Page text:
- French final Q2 GDP q/q: revised to -0.1% vs. unchanged at 0.0% expected
- French final Q2 GDP y/y: revised to 1.3% vs. unchanged at 1.4% expected
- German flash manufacturing PMI: 54.3 vs. 53.1 expected, 53.6 previous
- German flash services PMI: 50.6 vs. 52.1 expected, 51.7 previous
- French flash manufacturing PMI: 49.5 vs. 48.5 expected, 48.3 previous
- French flash services PMI: 54.1 vs. 52.0 expected, 52.3 previous
- Euro Zone flash manufacturing PMI: 52.6 vs. 51.5 expected, 51.7 previous
- Euro Zone flash services PMI: 52.1 vs. 52.8 expected, 52.8 previous
- Canada’s CPI and retail sales readings coming up
Today’s morning London session was rather lively. To be more specific, the return of risk aversion buoyed the yen while rumors about an oil deal gave the Loonie a boost. The pound, meanwhile, got kicked lower.
Euro Zone PMI – Markit’s preliminary PMI report for the Euro Zone was released earlier during the session.
Looking at the manufacturing PMI reading, it climbed higher to 52.6, which is better than the expected slide from 51.7 to 51.5. And according to commentary from the PMI report, the manufacturing sector ” benefitted from faster growth of both total new orders (three-month high) and new export business. The gain in new export orders was the steepest in two-and-a-half years.”
Moving on, the reading for services PMI was more downbeat since it fell from 52.8 to a 21-month low of 52.1. On an even more downbeat note, commentary from the PMI report noted that the deterioration in the service sector was broad-based across Euro Zone countries.
Additional commentary from Rob Dobson, Markit’s senior economist, noted that “sluggish growth of close to 0.3% over the quarter as a whole.” It therefore “remains clear that the economic upturn is still fragile and failing to achieve any real traction.”
Oil deal rumors – According to three unnamed sources that were interviewed by Reuters, Saudi Arabia has already offered an oil freeze deal to Iran. Saudi Arabia promised in that oil freeze deal to cut its own oil production levels if Iran agrees to limit its oil output to 3.6 million barrels per day. However, Iran has yet to give its reply, the sources said.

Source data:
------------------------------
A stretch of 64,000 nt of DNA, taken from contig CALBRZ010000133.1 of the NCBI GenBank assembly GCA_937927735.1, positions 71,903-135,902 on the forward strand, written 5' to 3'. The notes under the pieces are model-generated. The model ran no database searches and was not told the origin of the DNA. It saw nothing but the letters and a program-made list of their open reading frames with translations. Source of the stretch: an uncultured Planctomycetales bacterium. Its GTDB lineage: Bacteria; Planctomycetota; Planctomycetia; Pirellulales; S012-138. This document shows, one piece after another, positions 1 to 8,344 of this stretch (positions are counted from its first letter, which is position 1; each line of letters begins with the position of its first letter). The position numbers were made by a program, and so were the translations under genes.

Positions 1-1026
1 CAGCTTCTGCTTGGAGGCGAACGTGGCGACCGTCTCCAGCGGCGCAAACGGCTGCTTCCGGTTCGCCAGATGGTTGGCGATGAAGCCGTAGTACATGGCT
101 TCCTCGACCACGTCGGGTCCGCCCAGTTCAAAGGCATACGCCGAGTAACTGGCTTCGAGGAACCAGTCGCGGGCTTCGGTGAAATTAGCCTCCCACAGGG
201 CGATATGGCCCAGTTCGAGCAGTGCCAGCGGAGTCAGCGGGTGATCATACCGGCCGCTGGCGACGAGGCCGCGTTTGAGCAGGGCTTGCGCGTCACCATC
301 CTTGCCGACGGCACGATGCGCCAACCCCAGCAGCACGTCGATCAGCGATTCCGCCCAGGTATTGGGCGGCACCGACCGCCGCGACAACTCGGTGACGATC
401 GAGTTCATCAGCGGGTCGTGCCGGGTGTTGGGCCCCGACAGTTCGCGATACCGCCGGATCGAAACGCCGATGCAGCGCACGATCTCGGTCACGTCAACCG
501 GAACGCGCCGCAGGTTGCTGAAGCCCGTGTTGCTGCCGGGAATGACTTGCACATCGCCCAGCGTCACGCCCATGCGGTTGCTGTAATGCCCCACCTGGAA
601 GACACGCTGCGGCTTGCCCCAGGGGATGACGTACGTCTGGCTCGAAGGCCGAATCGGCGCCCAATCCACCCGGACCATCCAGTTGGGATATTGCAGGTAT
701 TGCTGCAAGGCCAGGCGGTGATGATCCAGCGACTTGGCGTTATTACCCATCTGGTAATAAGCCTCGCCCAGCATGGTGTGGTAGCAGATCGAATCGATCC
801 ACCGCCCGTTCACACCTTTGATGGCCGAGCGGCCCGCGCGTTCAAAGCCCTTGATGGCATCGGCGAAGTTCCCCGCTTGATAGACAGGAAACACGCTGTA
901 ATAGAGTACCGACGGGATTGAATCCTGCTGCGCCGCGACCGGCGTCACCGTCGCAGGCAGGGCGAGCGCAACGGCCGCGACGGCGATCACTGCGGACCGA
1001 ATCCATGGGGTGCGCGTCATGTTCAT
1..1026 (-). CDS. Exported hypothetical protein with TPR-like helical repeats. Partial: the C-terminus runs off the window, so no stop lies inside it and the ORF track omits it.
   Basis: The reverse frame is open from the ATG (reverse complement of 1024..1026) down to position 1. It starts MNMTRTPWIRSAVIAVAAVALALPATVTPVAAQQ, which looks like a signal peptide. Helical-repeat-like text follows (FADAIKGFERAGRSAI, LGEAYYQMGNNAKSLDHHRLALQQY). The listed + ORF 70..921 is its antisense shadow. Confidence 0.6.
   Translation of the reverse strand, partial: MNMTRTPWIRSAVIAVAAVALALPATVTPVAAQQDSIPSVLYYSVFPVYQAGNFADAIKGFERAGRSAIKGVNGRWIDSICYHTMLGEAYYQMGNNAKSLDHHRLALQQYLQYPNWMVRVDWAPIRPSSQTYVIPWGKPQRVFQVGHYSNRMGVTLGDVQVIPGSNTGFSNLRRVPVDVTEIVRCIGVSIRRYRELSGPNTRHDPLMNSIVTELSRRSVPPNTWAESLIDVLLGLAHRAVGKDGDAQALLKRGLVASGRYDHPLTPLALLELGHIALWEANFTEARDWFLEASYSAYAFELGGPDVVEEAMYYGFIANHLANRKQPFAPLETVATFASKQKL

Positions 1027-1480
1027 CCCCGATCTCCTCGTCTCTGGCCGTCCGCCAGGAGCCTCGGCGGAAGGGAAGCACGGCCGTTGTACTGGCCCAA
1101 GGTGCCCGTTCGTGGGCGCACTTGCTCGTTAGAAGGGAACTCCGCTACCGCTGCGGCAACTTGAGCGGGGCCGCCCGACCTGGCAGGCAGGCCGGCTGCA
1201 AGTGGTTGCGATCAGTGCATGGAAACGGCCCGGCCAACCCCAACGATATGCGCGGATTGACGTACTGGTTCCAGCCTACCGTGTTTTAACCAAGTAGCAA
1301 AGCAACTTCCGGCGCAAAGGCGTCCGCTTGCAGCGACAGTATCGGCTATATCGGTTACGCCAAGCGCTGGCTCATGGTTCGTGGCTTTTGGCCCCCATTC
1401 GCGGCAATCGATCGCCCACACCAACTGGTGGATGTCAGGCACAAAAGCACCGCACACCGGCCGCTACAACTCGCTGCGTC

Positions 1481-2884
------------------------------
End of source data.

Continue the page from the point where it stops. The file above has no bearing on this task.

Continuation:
Oil benchmarks reacted very positively to the rumors. U.S. WTI crude oil, for instance, was down by 1.84% to $45.47 before the rumors began to spread. But by the end of the session, it was only down by 0.11% to $46.27 per barrel. Brent blend crude oil, meanwhile, was also in negative territory before the rumors got out, but got catapulted higher and was up by 0.23% to $47.76 per barrel by the end of the session.
Risk-taking fatigue sets in – After four straight days of non-stop risk-taking, risk aversion appears to have finally returned to the European equities market.
- The pan-European FTSEurofirst 300 was down by 0.79% to 1,358.64
- The blue-chip Euro Stoxx 50 was down by 0.46% to 3,036.00
- The U.K.’s FTSE 100 was down 0.10% to 6,904.90
- The DAX was down by 0.26% to 10,646.00
The risk-off vibes also sent U.S. equity futures modestly lower.
- S&P 500 futures were down by 0.15% to 2,165.00
- Nasdaq futures were down by 0.14% to 4,879.38
The signs of aversion to risk and moderate selling during the session was likely due to profit-taking in order to avoid weekend risk.
Major Market Movers:
JPY – The risk-off vibes sent safe-haven flows from riskier assets towards the safe-haven yen, allowing the yen to come out on top against its peers.
CHF/JPY was down by 13 pips (-0.12%) to 103.87, NZD/JPY was down by 22 pips (-0.31%) to 73.20, AUD/JPY was down by 19 pips (-0.25%) to 76.92
CAD – The Loonie was tracking oil prices for the most part. As such, the Loonie started the session on a weak footing before recovering from its earlier losses (and then some) to end up as the second-strongest currency of the session.
USD/CAD was down by 14 pips (-0.11%) to 1.3046, NZD/CAD was down by 33 pips (-0.35%) to 0.9473, GBP/CAD was down by 99 pips (-0.58%) to 1.6923
GBP – Pound pairs sold off when the morning London session rolled around, and almost never looked back. There weren’t any apparent catalysts for the pound’s weakness. However, some analysts are blaming it on British Foreign Secretary Boris Johnson’s statement about starting the negotiations for an actual Brexit “probably in the early part” of 2017 as the catalyst. I’m not too sure about that, though. After all, the pound has been sliding since the Asian session, which was before that piece of news began to circulate.
GBP/USD was down by 64 pips (-0.49%) to 1.2970, GBP/CHF was down by 52 pips (-0.42%) to 1.2589, GBP/JPY was down by 70 pips (-0.54%) to 130.77
- 12:30 pm GMT: Headline (0.1% expected, -0.1% previous) and core (0.5% expected, -0.8% previous) readings for Canadian retail sales
- 12:30 pm GMT: Headline (0.1% expected, -0.2% previous) and core (0.2% expected, 0.0% previous) readings for Canadian CPI
- 1:45 pm GMT: Markit’s flash U.S. manufacturing PMI (steady at 52.0 expected)
Bonnie and Clyde, peanut butter and jelly, Kanye West and Kanye West. Some things just go well together.
Head on to Big Pippin’s Daily Chart Art for some pip-locking technical weeks!